Food price spikes and food shortages are very effective in driving people to revolt. Since everyone has to eat, food is not a divisive issue. Whereas political régimes are quite adept at exploiting differences of opinion to divide and neutralize the populace (in the US, issues such as gay rights and abortion rights are their favorite tools) a shortage of food divides the population into the hungry and the well-fed. The well-fed inevitably turn out to be in the minority, defended, for a time, by the slightly less well-fed. They also tend to be associated closely with the régime or the moneyed interests that prop it up, and once they are dislodged, so is the régime.
Political régimes tend to be quite adept at putting down rebellions, but social unrest produced by a food shortage can only be addressed by alleviating the food shortage. If there simply isn't enough food left to distribute, their choices of action become rather limited. In some cases the government can exercise direct political control over food production and feed those who serve and protect it, allowing everyone else to starve. But the last few decades of neoliberal policies around the world have left few countries where this is still possible. Thus, the brunt of the revolt is likely to be focused directly on the transnational companies, and their presence in many countries will either come to an abrupt and messy end, or, where their vital interests are involved, come to resemble a military occupation. Given the recent advances in guerilla warfare, such occupations are likely to come to a messy end as well.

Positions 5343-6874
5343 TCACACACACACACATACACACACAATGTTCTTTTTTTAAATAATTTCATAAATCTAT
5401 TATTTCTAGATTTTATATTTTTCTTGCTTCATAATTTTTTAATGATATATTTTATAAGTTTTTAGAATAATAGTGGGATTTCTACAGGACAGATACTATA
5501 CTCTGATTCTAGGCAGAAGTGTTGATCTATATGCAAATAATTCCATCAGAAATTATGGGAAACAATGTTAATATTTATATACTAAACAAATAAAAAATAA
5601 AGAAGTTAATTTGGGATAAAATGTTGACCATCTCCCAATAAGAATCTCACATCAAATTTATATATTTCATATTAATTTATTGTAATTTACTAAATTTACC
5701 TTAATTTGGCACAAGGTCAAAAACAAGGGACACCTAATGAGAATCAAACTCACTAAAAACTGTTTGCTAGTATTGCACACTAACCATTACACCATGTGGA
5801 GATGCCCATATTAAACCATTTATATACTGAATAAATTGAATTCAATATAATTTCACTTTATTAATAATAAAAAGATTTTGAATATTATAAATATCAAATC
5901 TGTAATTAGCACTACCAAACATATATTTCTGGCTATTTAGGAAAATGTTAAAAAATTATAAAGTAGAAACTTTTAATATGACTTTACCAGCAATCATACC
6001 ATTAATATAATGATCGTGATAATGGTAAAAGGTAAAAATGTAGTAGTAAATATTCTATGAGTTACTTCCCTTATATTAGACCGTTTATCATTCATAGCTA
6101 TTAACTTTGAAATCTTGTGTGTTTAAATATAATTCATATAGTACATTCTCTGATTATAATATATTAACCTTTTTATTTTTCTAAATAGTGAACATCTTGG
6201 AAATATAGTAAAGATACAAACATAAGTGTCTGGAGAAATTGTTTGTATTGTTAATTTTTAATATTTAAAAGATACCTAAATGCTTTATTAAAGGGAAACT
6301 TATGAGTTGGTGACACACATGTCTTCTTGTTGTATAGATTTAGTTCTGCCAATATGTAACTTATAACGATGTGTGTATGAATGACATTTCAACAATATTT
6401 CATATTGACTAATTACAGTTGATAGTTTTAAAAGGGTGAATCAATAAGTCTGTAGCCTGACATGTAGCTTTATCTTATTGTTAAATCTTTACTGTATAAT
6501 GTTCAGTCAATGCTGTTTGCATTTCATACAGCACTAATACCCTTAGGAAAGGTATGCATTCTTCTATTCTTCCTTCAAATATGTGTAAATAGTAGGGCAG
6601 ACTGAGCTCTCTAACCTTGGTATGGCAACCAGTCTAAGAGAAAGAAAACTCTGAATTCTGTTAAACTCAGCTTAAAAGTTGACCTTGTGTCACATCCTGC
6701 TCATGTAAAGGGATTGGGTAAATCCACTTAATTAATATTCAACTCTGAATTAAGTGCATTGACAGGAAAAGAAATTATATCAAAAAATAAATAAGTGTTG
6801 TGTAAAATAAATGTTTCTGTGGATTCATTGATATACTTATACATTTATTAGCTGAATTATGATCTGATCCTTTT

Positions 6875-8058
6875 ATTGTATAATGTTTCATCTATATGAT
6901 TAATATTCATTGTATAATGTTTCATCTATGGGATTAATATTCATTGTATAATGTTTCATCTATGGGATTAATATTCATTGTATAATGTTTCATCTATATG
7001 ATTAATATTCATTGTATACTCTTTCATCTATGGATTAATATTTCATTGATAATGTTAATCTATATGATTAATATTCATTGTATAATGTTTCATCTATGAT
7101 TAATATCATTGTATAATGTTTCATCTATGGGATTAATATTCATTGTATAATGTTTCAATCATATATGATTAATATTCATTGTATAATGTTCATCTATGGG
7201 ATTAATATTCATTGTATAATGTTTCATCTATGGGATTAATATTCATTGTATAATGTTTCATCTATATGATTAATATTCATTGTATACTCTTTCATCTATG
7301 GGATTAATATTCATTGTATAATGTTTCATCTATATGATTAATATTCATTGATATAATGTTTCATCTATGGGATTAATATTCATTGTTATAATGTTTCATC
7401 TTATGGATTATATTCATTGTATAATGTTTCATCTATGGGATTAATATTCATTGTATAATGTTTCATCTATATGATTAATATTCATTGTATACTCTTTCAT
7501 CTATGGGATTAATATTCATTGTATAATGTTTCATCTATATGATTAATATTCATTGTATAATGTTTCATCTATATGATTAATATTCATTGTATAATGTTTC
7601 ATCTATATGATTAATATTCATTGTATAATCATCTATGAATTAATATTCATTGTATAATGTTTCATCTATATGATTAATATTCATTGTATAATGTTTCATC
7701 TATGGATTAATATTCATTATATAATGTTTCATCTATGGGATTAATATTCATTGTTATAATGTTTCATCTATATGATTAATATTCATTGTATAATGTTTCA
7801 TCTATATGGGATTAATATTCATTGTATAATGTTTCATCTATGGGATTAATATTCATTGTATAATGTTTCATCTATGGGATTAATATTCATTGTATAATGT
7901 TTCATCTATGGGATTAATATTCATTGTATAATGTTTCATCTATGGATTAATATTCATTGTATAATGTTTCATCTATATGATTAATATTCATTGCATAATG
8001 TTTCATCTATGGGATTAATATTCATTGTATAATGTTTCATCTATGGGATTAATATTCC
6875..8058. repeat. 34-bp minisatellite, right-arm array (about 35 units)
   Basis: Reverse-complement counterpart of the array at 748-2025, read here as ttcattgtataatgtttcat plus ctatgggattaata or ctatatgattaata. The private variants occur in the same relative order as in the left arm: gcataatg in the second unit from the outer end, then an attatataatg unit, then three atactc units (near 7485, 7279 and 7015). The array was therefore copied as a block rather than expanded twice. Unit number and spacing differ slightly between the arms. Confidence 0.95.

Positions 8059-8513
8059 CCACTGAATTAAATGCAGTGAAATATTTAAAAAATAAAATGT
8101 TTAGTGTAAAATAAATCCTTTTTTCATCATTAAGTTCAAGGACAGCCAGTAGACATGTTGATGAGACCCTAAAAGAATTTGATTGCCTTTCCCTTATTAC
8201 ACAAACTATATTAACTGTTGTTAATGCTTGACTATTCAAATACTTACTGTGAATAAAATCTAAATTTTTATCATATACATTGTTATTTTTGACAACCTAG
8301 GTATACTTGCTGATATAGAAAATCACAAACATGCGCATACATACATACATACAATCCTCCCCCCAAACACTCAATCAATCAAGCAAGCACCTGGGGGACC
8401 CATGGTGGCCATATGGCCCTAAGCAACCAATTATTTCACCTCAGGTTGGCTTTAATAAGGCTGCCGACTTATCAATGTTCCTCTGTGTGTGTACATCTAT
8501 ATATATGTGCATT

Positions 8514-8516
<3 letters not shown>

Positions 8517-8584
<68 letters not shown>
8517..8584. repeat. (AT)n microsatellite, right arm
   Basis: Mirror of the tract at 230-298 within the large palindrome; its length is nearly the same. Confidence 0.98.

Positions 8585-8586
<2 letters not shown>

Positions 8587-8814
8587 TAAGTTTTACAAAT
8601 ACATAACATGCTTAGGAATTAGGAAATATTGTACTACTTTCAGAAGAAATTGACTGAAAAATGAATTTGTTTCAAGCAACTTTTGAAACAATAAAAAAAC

The failure of weak, neoliberal political régimes around the world will expose the men who have really been pulling the strings. Most countries remain nation-states in name only; their sovereignty has been eroded to the point where they are now mere servants to transnational business and finance. Vestigial nation-states continue to serve one function: controlling their borders. They are, in fact, prisons—keeping some people in, others out. But for transnational business and finance they are now porous entities, allowing them to practice labor arbitrage (finding cheapest labor), and jurisdictional arbitrage (finding least regulation). The US government is now little more than a proxy, with its presidential candidates (1, 2) vetted, appointed and financed by the global investment firm Goldman Sachs. A recent vote in the UN General Assembly accusing Bashar Assad of Syria produced a list of the remaining nation-states. These are the only countries whose governments still possess sufficient independence of will to oppose the US-led drive for régime change in Syria. They are: Syria (naturally), Russia, China, Iran, Belorussia, Myanmar, Zimbabwe, North Korea, Cuba, Nicaragua, Venezuela and Bolivia. It remains to be seen how helpful their independence will prove when it comes to them feeding their own people.
The three main indicators of collapse seem to be oil use decline, debt deflation and population decline, with oil the leading indicator and population the lagging indicator. But given the food crisis that is now upon us, it is starting to look like it won't be lagging by very much.